Abdas of Susa

From Wikipedia, the free encyclopedia
Jump to: navigation, search
Saint Abda
Born unknown
Died 420
Feast May 16

Abdas, (also Abda, Abdias, and Audas) was bishop of Susa in Iran (Socrates of Constantinople also calls him "bishop of Persia"[1]). He was born in fourth-century Chaldor to a Zoroastrian mother. The latter educated him in good virtues, which made him loved by everyone.

After Abda has gained an excellent education and grown up in virtuous life, he was ordained a priest, and built up in his hometown a monastery and a school, which he took personal care of and which grew to have around 60 teachers, as some say. Abda baptized for Jesus many lambs in Chaldor, and brought others to the true faith, which caused the magi to arrest him. In his prison, Abda endured humiliations, hunger and pain, persevering in his faith in Jesus, until his miraculous release.

During the persecution that was led by Shapur II against the Christians, a tree-cross grew up from the ground and caused numerous miracles. This tree brought many people around it, where they built a monastery, which Abda later joined and used as a base to preach the Gospel of Life. Abda became a bishop over Kaskhar (Susa), and many people followed in his footsteps, becoming disciples of him.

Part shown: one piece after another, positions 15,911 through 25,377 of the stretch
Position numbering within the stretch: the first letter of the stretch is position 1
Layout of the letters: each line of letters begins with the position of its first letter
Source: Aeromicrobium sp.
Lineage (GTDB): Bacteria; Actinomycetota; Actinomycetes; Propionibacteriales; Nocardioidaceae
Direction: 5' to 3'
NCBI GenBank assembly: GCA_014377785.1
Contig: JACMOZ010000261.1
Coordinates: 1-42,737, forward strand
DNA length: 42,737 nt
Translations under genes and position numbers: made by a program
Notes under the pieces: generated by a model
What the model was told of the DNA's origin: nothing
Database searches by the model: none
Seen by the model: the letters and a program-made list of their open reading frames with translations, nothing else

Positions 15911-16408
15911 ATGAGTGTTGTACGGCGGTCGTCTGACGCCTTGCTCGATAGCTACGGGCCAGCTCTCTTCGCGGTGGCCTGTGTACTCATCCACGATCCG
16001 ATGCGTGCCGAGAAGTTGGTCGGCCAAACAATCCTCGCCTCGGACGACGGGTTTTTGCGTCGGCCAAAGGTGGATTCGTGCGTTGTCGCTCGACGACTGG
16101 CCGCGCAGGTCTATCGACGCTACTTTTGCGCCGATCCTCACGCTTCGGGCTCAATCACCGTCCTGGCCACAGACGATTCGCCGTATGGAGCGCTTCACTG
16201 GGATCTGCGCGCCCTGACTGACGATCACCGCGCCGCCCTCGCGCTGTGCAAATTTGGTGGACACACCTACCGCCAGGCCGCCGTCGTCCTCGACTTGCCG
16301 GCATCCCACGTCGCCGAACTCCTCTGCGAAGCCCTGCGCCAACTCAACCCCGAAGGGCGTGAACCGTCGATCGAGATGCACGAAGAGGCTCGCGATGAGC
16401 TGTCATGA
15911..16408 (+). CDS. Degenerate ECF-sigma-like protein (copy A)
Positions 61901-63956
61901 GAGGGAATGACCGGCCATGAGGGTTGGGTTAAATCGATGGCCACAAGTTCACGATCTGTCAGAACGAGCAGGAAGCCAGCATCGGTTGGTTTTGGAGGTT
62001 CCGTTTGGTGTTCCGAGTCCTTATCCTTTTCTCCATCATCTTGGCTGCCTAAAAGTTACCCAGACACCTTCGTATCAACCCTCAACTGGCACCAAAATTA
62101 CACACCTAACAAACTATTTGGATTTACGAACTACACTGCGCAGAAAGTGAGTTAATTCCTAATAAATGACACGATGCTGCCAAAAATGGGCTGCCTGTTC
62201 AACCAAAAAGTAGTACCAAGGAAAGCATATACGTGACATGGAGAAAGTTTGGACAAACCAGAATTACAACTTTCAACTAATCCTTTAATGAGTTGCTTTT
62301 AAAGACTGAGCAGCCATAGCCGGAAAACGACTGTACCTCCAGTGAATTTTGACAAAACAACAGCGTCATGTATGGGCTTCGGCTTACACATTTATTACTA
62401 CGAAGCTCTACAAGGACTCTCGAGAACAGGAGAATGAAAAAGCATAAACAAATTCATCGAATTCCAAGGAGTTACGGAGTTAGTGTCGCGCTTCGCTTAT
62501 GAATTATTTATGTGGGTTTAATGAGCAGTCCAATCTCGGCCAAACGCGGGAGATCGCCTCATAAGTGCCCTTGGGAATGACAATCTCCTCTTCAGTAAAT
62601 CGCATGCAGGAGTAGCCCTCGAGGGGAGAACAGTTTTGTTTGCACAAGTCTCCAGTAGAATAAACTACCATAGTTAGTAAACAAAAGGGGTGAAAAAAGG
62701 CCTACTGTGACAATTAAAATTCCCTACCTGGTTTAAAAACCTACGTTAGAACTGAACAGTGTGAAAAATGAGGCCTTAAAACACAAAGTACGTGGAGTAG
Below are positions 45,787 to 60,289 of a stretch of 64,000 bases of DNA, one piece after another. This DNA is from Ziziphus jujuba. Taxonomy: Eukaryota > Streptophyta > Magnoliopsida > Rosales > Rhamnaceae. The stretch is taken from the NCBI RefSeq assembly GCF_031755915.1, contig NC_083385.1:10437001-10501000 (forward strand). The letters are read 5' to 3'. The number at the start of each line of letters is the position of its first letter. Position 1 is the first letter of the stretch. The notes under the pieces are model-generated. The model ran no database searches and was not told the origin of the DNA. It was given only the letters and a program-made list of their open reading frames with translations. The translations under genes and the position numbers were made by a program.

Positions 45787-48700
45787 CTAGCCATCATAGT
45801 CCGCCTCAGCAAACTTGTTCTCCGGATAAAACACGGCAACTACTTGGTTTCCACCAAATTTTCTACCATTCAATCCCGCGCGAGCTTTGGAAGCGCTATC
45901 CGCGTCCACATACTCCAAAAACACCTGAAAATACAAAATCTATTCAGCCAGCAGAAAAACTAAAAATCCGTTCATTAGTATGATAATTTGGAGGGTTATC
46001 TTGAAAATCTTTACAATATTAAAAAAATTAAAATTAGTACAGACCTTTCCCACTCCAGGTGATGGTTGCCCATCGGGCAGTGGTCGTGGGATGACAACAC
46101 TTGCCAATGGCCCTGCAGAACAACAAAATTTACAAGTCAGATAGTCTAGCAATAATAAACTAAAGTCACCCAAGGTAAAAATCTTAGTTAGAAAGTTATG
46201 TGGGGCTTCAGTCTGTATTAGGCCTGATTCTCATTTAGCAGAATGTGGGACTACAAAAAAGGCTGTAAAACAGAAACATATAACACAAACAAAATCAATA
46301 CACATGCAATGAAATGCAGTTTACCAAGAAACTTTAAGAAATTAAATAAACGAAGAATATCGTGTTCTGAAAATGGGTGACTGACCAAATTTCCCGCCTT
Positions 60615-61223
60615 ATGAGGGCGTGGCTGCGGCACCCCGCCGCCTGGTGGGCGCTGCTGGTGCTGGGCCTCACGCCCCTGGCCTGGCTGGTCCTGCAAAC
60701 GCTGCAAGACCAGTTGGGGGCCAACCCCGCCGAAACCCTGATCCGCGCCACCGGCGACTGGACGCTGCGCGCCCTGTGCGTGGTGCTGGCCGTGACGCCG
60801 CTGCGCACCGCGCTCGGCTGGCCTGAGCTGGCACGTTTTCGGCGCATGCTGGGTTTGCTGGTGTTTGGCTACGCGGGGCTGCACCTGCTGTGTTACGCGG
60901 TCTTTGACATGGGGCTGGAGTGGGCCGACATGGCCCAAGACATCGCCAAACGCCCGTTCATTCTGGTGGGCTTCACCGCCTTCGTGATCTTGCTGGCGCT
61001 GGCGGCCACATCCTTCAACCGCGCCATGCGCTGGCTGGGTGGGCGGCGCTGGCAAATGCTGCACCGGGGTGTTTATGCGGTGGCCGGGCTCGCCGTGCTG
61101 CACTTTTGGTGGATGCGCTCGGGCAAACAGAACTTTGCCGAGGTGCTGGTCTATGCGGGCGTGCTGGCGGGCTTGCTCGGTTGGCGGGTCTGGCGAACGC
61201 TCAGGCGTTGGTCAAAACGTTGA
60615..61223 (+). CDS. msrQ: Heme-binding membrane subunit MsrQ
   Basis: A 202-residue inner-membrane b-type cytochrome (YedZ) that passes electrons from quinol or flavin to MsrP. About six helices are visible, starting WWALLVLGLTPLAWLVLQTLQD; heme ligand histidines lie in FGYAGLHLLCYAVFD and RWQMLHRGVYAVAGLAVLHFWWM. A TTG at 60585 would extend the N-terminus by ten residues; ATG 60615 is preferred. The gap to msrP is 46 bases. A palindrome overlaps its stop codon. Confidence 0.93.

Engaged in a dispute with the local magi in AD 420, he was accused of burning down one of their temples, a pyramid of Ahura Mazda. King Yazdegerd ordered the bishop to restore and repair the building at his own expense, upon Abdas' refusal the King ordered the destruction of the churches. These events soured the relationship between the Christian church and the Persian government which had previously been good, and caused a wave of persecution against the Christians in Persia.[2] Other than he is supposed to have helped Maruthas in driving out a demon from Yezdegerd's,[3] nothing else certain is known of him. Tradition adds to this that he was one of the first martyred in the persecution (he was clubbed to death), and for this he is considered a saint. His companions in the killings included the priests Hashu and Isaac, the secretary Ephrem, the hypodeacon Papa, the laymen Daduk and Durdan, and Papa, a brother of Abda himself. His feast day is 5 September or 16 May[4] in the Roman Catholic Church, and March 31 in the Syrian church.

References[edit]

Notes[edit]

  1. ^ Socrates Scholasticus, Ecclesiastical history, vii. 8
  2. ^ Theodoret, v. 39
  3. ^ Socrates Scholasticus, vii. 8
  4. ^ "St. Abdas - Catholic Online". Catholic Online. Retrieved 2007-09-08.